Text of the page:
By Ashley Habig
Stigma is a very prevalent problem in mental health care that does not get talked about often enough. Stigma is often rooted in experiences and cultures people are surrounded by growing up, but can be broken down with the proper education. Stigma around mental health patients can be very isolating for them, meaning love and a support system are crucial for their treatment and healing. Not all types of stigma are the same though, as some can be more severe or more targeted at specific people or illnesses than others. Specifically, I will be focusing on the differences in the stigma surrounding mental health in rural vs urban areas, and evaluating why these differences may occur and exactly what makes the stigma in these areas so different.
Not one group in particular is affected by mental health; it is a common illness that many humans face at some point during their lives. Denise Williams, a NC native case manager, discussed one of her first jobs in a group home working with mental health patients specifically in her interview. She stated,
“I have learned that mental health is an issue across all races, socio-economic incomes, it doesn’t matter where you are from, you can experience a mental health issue.”
She later says she learned this from her early experiences working in a group home, which inspired her to continue to work in the mental health field and normalize mental health support and drop the stigma around it (Williams, 2019). Miss William’s interview clip helps us understand the prevalence of mental health in our society, and the importance of breaking this stigma coming from someone who sees firsthand how prevalent and normal a mental health issue is in our society and healthcare system.
Now that it’s established that mental health issues are a widespread issue, it is beneficial to analyze the overarching differences between stigma towards mental health patients in rural and urban areas. A study accomplished this by using a telephone interview method to examine the differences in stigma around depression in both rural and urban areas. The results showed that people living in rural areas have a higher perception of stigma around them than urban areas, and this difference was noticed in greater amounts between men than women in the two different living environments. The study also provides theoretical explanations for both of these differences. The researchers hypothesize that the difference solely on living areas may be due to the greater variance of people with higher education in rural areas, as education level is a factor that plays into stigma. The other conclusion they offered for the difference in women and men is that women are more susceptible to having depression than men are, so the researchers believe that men are more likely to judge others regarding an illness that has less of a chance of affecting them. This study also analyzed the differences in participant’s reactions to the doctor’s treatment plan for their depression. The results showed that urban participants were more likely to agree with providers about their proposed treatment plan (Jones, 2011). This may be due to the fact that rural participants can often be more skeptical about modern medical care and not trust seemingly “new” treatments and diagnoses, whereas urban participants are more likely to be educated and have more trust for their medical doctor. Also supporting this idea is the fact that there are more people living in an urban area, so there is a higher chance that the participant knows somebody that deals with depression, and therefore would be less likely to hold a stigma against people with the illness.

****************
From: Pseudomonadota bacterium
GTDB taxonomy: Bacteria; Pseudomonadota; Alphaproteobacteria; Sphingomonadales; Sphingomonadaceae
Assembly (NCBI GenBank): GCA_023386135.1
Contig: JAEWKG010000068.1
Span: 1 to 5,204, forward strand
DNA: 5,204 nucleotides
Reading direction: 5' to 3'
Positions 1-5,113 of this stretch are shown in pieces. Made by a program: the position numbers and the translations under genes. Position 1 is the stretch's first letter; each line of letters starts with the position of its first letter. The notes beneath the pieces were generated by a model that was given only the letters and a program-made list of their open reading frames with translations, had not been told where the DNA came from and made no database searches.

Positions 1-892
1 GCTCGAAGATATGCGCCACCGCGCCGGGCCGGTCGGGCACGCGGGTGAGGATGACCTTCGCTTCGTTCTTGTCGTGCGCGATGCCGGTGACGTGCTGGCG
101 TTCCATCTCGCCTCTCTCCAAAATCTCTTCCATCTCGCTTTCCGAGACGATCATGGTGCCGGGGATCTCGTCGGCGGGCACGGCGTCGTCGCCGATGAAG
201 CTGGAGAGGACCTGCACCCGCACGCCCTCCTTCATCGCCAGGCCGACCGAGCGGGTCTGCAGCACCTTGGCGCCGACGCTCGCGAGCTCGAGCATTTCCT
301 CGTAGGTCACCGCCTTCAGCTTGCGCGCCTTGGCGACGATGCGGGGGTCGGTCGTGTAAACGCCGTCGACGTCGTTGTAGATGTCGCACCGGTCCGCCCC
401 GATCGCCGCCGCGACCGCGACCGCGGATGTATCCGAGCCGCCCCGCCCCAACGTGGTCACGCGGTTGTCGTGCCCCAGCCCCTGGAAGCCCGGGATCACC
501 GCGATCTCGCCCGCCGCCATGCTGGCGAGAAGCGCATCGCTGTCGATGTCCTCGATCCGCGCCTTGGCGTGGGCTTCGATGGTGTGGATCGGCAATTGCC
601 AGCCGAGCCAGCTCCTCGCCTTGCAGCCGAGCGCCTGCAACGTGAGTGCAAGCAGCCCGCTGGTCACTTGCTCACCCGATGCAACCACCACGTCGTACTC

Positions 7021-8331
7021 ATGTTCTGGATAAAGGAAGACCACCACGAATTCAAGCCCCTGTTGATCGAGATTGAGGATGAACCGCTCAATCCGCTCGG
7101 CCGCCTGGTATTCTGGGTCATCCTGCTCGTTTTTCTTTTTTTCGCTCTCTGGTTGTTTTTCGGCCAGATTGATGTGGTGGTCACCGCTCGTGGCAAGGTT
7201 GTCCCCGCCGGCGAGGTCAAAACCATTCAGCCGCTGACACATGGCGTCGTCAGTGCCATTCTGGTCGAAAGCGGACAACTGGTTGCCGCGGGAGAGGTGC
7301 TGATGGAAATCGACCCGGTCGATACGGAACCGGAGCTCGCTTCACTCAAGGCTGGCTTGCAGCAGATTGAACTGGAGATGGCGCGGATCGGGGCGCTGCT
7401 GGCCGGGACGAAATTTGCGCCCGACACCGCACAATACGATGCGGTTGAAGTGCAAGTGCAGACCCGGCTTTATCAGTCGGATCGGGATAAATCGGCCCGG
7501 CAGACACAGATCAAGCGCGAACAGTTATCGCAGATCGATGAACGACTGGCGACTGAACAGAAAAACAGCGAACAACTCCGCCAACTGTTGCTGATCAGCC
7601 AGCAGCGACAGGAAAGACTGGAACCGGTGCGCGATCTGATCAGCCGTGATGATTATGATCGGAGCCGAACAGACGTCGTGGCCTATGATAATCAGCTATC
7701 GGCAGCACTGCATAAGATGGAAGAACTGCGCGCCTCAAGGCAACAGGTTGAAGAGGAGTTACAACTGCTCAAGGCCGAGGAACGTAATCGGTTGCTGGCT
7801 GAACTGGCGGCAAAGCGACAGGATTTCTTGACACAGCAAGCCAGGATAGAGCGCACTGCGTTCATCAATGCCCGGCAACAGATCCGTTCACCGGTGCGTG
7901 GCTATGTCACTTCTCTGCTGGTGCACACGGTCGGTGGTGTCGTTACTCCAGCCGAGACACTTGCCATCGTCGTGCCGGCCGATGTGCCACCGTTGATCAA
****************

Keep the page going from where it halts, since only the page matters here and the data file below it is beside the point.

Taking a closer look at the roots and effects of mental health stigma in urban areas can provide a further explanation for the perception of stigma in these areas. A longitudinal study completed in urban Canadian cities focused on homeless people who suffer a mental disorder or addiction problem over the course of several years to determine their perception on if people have a stigma against them. The research showed that participants showing severe signs of depression in the beginning of the study were more likely to have lower levels of stigma perception, and that people who have been diagnosed with severe mental illnesses such as psychosis or symptoms of self harm ideology were more likely to have moderate to high levels of stigma perception. The thought of outsiders having stigma towards them was also shown in the study to cause an increase in depression symptoms, as it creates negative feelings of being disliked and judged (Mejia-Lancheros, 2020). A main cause for this is believed to be that homeless people feel as if they are unwelcome or mistreated when receiving mental health care support. This idea and trend can be applicable to any urban area residing homeless people, as these feelings are similar no matter where the location of the city may be.